1. Plants from different populations often display a variation in herbivore resistance. However, it is rarely understood what plant traits mediate such differences. 2. It was tested how leaf phenology affects herbivore populations in a 15-year-old common garden of valley oaks (Quercus lobata Née) with different populations and maternal parents from throughout the Q. lobata range. 3. The abundance of leaf miners (Stigmella sp. Shrank) and leaf phenology of oaks in the common garden was measured. 4. Leaf miner abundance varied among provenance locations (population), but not among maternal parents within populations. Leaf phenology varied by provenance location and maternal parent, and trees that leafed out earlier accrued higher leaf-miner abundance. Path analysis indicated that leaf phenology was the likely driver of provenance and parental differences in resistance to leaf miners. 5. Understanding population differences is particularly important when considering transport of genotypes for ornamental or restoration purposes. The present study suggests that similarity in leaf phenology may be one factor that could be used to find genotypes with a similar herbivore resistance to local genotypes.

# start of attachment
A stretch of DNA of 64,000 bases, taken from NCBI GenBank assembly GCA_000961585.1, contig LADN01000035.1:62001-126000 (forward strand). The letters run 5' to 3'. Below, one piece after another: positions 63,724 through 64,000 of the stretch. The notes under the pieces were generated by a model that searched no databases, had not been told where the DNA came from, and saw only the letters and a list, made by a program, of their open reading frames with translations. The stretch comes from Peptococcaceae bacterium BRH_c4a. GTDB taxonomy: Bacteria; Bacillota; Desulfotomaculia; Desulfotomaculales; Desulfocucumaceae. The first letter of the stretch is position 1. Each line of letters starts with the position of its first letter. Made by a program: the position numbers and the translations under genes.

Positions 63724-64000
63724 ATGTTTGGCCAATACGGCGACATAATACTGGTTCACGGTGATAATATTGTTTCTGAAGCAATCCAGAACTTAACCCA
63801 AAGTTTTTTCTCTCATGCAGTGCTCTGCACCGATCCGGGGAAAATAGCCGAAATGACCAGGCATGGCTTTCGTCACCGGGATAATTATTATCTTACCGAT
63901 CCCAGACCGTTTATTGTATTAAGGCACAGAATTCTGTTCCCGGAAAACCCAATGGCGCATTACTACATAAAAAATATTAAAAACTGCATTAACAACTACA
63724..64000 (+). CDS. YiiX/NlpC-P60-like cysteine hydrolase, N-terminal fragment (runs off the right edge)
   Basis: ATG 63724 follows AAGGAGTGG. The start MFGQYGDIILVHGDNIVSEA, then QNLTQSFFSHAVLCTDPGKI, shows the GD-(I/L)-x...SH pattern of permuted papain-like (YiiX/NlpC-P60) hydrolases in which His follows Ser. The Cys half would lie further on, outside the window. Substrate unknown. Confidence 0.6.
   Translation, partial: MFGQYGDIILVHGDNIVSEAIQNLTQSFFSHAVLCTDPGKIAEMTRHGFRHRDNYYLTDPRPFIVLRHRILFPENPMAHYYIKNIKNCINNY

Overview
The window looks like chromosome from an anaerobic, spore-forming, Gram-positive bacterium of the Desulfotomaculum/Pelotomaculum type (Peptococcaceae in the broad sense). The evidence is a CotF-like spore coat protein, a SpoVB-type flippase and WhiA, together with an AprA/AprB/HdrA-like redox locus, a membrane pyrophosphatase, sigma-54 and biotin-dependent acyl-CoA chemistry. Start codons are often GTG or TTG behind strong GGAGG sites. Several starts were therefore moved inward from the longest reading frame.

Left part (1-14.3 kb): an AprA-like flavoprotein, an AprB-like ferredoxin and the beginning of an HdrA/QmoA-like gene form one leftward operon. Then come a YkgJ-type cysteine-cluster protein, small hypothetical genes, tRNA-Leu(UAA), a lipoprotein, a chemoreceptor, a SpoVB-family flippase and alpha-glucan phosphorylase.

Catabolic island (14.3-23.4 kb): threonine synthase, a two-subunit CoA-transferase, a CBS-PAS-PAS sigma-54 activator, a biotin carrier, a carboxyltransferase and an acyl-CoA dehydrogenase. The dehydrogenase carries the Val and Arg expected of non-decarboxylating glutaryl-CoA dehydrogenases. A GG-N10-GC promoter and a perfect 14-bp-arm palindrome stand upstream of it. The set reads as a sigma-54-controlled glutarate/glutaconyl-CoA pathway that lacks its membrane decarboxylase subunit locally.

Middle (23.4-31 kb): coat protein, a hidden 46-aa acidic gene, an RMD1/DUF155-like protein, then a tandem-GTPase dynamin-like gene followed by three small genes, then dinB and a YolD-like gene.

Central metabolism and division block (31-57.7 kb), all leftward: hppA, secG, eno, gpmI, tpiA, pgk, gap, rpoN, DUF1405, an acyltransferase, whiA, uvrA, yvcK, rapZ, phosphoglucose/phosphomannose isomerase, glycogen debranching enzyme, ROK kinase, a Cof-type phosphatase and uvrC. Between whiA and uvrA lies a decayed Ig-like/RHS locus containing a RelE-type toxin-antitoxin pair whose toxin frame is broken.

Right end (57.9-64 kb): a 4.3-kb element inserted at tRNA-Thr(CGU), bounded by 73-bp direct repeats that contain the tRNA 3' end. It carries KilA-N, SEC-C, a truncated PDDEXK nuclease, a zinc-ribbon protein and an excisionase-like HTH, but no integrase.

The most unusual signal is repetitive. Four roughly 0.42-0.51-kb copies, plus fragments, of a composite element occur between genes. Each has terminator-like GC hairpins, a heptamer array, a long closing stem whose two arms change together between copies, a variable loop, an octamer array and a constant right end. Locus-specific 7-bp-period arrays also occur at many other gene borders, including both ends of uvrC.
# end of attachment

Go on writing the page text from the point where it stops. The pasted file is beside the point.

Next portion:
|Original language||English (US)|
|Number of pages||7|
|State||Published - Oct 1 2015|
- Local adaptation
- Leaf mine
ASJC Scopus subject areas
- Insect Science